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    Quote Originally Posted by Sylentwulf
    And whatever you do, don't listen to anthony1. I forgot to put that in my original post.
    Hey man, say what you will, but he's a certified, card carrying Video Nerd. He knows his shit.

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    Some RGB monitors do not have internal speakers (not 100% sure about all PVMs) so you will need to get RGB cables with and Audio left and right out to go to your stereo. Of course with PS2 this is not necessary because of the optical out. I ran 25 ft. audio L/R cords to my home theater speakers and it sounds excellent. Monstro Town Theme in Super Mario RPG is nuts with its low bass notes that rattle my ceiling.

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    If you have somebody make you a RGB cable, then you are going to get a cable that has a connector on one end that goes to the particular system, and a connector on the other end that goes to the monitor, and it should also include a red and white audio cable. The red and white RCA audio cables can be connected to the monitor if it has internal speakers, or to a stereo system or headphones or whatever.


    So yes, you should always get sound with your RGB cables.


    By the way, it's not a good idea at all to buy the Japanese RGB Scart cables that the sell at Lik Sang and places like that. Because ultimately, those cables will have to be modified just to work. Might as well buy custom RGB cables from somebody. It's actually cheaper.

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    ServBot (Level 11) slip81's Avatar
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    If you want to game in RGB for super cheap you could always get yourself and old 19" commodore monitor, they generally go for about $20-30 on ebay

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    Default PVM-2530

    Well I got myselfy a PVM-2530 today. Can already see a difference using the Composite inputs through a BNC connector. Now I could use some help deciding how to hook my systems up before I start looking into RGB cables and system mods. Questions???
    1. Which system(s)s (pre Dreamcast) do I want in RGB?
    2. Which system(s) might I want to use the S-video or Composite inputs for?
    3. Which systems do I want modded? (turbo or turbo-duo? nintendo 64?)
    4. Anyone ever see an RGN system selector that would be compatible? Or just stick with the dongle type of connections...
    5. Any ideas for tweaking or knowledge of a service menu on the PVM-2530?

    Any suggestions here would be much appreciated.

    Thanks,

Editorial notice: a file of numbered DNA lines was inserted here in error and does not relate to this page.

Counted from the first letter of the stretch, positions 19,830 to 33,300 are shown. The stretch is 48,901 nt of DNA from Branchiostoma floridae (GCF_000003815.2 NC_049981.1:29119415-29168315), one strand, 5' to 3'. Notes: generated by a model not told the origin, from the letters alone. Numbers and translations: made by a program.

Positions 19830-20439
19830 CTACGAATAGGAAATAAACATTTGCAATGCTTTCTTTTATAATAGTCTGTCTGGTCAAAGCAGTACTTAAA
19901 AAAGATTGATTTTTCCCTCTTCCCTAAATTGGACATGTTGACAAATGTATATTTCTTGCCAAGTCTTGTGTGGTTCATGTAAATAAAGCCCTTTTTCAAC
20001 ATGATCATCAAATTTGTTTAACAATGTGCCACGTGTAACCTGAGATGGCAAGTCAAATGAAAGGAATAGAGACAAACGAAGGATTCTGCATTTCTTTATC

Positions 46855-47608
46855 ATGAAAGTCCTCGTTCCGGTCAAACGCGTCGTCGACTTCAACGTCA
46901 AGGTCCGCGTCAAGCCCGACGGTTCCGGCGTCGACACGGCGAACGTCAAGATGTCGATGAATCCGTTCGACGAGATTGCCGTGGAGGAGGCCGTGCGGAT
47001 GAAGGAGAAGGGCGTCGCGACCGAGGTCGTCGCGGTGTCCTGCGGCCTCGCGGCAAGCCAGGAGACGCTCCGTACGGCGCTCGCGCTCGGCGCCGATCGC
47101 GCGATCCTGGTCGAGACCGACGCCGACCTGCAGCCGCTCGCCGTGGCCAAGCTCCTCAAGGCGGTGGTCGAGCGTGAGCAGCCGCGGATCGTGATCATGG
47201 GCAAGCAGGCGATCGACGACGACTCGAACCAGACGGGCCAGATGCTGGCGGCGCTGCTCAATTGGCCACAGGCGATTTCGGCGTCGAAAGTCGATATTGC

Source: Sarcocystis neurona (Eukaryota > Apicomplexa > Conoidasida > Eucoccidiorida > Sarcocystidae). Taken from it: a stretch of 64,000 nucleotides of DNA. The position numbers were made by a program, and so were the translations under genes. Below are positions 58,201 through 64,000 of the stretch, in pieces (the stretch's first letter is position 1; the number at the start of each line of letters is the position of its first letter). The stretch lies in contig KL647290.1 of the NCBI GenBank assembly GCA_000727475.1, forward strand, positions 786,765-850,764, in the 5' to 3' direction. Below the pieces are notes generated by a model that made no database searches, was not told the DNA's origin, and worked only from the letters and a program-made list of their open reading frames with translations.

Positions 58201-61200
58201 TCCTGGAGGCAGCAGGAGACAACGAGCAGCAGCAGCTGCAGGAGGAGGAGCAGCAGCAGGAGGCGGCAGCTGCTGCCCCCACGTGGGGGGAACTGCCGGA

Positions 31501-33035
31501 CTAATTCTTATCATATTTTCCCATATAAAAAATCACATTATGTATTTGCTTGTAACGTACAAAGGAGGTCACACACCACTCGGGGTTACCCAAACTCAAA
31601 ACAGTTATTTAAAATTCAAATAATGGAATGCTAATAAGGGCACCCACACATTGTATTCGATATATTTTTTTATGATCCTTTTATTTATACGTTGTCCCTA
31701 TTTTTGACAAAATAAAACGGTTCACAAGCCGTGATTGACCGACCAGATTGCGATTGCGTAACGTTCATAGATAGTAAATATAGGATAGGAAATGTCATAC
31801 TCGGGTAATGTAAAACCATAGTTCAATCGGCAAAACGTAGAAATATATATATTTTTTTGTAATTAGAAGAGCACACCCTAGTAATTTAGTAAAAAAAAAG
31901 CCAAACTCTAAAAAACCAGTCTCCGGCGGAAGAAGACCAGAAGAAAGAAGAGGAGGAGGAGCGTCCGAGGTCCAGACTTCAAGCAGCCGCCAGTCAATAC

Trebuken

    Any audio suggestions other than simply getting the best stereo I can afford?? Anything more specific to retro-gaming audio as RGB is to video?

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    Default Re: PVM-2530

    Quote Originally Posted by Trebuken
    Well I got myselfy a PVM-2530 today. Can already see a difference using the Composite inputs through a BNC connector. Now I could use some help deciding how to hook my systems up before I start looking into RGB cables and system mods. Questions???
    1. Which system(s)s (pre Dreamcast) do I want in RGB?
    2. Which system(s) might I want to use the S-video or Composite inputs for?
    3. Which systems do I want modded? (turbo or turbo-duo? nintendo 64?)
    4. Anyone ever see an RGN system selector that would be compatible? Or just stick with the dongle type of connections...
    5. Any ideas for tweaking or knowledge of a service menu on the PVM-2530?

    Any suggestions here would be much appreciated.

    Thanks,
    Trebuken

    Any audio suggestions other than simply getting the best stereo I can afford?? Anything more specific to retro-gaming audio as RGB is to video?


    First off, congratulations on buying one of the best video monitors known to the Human Race. I happen to have a Sony PVM-2530 myself, and they are fantastic. One of the best monitors ever, for composite, S-Video and RGB.


    As for sound, the Sony PVM-2530 allows you to connect left and right speakers to it. It has good amplification, so you can hook some decent speakers up to it.

    I would highly suggest getting a pair of high quality bookshelf speakers. Like Energy or Monitor Audio or something like that. Check Ebay, try to get a pair of small bookshelf speakers of a high quality, and then hook them up to your PVM. You will be suprised how good the sound is.

    We are talking about retro systems, so you really don't need the full surround sound effect. High quality two channel audio is great for retro systems. But, if you want to go to town, then get a Onkyo SR-502 for dirt cheap, and 6 high quality speakers, and make sure that you always run it in Pro Logic IIx Music mode. Of course, that would take alot of extra cash to do that, so might as well just get two high quality bookshelf speakers and hook it up to the PVM directly.


    Now in regards to what is the best way to hook up various sytems, well, here is a breakdown of what you want to do.



    1. TurboGrafx-16 - If you have even the slightest interest in the TurboGrafx, then you absolutely must send this system to Matthew Ross or some other guy to have him mod it for RGB output. Matthew made me a special cable for my Sony PVM 2530, so he knows them well.

    The Turbo in RGB is a freaking dream. What most people don't realize, is that the Turbo could splash 512 simultaneous colors on the screen. Sure, alot of Turbo games don't really do that, but some of them do. When you see the second level of Bonk 1, when the little cave dude is swimming in the dinosaur's stomach, you will shit your pants.